On August 15, 1952 an extremely heavy rain event caused a deadly flood in the village of Lynmouth on the southern coast of England. The first two weeks of August had already been extremely wet in this area, meaning that when the storm arrived the ground was already completely saturated. A low pressure system in the Atlantic was caught up by the upper air pattern and carried towards England, where it interacted with a cold front to produce many inches of rain in a short period of time. The previous weeks of rainfall combined with the topography of the area created a deadly situation for the town of Lynmouth that cost the lives of 34 people and caused a great deal of property damage.
Lynmouth is situated on the Bristol Channel where the East and West Lyn rivers come together and drain into the channel. It also happens to be surrounded by high ground on pretty much all sides. So this is not the best setup when you have a huge rain event following on the heels of a very wet period. The low pressure system combined with the cold front and passed just south of Plymouth which placed the Lynmouth area in the heaviest rain sector of the storm. It produced approximately 9 inches of rain in a 24 hour period on ground that could not hold any more rain. On the high ground surrounding the town of Lynmouth, this caused flash flooding of the streams and creeks that fed into the E. and W. Lyn rivers. These streams carried an impressive amount of boulders, trees and debris with them downstream. All of this debris quickly blocked the culverts which caused the rising river to run straight through the town. To make matters worse, debris caused a dam to form upstream and when it let go it caused a tsunami-type wall of water to come through the town. Bridges were washed out, numerous buildings were destroyed, cars were swept away, and 34 people were killed in Lynmouth and the surrounding area.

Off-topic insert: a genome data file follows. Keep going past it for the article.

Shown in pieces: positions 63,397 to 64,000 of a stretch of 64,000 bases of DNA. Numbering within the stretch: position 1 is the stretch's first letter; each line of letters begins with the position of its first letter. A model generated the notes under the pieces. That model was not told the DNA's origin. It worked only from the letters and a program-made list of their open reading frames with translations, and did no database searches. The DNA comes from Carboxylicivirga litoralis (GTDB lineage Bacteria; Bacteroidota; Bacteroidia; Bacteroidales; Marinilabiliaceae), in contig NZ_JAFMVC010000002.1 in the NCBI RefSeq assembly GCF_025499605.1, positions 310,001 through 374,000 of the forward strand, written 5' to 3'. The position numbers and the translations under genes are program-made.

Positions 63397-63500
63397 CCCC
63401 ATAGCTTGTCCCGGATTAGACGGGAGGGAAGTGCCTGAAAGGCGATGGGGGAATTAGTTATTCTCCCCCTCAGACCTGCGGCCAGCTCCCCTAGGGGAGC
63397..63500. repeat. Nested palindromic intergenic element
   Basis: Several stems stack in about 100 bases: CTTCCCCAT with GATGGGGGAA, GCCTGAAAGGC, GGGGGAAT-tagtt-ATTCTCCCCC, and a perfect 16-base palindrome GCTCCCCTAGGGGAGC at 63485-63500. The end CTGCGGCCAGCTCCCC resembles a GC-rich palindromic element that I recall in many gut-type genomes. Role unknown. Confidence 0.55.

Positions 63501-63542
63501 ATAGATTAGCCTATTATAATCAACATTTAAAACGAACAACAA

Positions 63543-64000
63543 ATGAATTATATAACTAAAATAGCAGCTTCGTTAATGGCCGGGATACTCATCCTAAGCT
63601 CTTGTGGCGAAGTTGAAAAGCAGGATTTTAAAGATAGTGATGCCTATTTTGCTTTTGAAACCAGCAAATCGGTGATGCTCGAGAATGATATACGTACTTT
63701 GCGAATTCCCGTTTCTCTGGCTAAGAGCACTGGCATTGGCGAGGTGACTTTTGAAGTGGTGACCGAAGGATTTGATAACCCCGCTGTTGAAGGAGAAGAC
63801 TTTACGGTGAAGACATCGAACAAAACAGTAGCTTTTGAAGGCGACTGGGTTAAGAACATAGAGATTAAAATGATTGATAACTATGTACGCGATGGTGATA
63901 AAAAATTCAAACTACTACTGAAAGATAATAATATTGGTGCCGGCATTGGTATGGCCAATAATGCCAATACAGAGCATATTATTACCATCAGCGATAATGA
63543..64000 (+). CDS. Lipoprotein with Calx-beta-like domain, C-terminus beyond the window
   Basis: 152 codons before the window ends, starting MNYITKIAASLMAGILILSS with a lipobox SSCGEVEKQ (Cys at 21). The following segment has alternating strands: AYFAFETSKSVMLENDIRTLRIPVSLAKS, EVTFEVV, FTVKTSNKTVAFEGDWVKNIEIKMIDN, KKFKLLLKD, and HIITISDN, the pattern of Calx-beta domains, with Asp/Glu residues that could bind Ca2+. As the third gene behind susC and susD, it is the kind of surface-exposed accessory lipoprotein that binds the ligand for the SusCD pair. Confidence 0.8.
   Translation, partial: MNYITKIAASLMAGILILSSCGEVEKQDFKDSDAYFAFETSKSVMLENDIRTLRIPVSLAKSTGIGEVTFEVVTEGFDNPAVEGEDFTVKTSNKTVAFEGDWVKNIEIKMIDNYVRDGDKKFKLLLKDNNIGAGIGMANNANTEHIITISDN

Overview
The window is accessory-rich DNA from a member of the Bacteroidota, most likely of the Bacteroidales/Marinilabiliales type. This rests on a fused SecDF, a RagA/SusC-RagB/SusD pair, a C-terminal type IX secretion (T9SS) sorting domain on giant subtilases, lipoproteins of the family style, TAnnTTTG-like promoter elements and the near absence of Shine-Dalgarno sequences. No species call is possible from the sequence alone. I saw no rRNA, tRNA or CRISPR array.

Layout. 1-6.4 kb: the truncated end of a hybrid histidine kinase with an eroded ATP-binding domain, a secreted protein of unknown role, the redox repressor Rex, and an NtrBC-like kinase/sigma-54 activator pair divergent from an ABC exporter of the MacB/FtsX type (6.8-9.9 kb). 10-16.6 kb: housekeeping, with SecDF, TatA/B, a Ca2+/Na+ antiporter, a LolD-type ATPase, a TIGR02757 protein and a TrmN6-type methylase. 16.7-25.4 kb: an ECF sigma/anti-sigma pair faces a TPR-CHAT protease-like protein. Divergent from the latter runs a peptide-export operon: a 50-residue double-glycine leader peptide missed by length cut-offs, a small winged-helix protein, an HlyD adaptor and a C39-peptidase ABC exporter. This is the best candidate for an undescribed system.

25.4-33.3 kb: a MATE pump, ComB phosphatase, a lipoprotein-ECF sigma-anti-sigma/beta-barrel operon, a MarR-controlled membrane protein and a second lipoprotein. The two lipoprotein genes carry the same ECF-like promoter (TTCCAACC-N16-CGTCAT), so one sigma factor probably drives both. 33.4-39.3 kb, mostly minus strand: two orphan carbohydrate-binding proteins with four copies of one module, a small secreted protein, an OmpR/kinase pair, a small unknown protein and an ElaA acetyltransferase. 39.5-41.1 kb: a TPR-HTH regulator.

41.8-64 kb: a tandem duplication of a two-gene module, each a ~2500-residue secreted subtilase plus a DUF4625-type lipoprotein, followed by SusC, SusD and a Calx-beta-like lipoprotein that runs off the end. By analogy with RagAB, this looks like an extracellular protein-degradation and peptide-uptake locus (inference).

This wasn’t the first or last time this area would flood. The topography makes that area prone to flooding. After the 1952 flood, the layout of the town was altered. There were parts of the town where buildings previously stood that were turned into a memorial and left uninhabited. The river was rerouted to run around the town rather than through it. This occurred in 1952 which was prior to the satellite era. Weather forecasting changed once satellites were able to be used for weather purposes. The meteorological set up that led to this flooding was very interesting, and it wasn’t until years later that a full understanding of what occurred could be achieved. Here is a very interesting and detailed explanation of the science: https://rmets.onlinelibrary.wiley.com/doi/10.1256/004316502760195894
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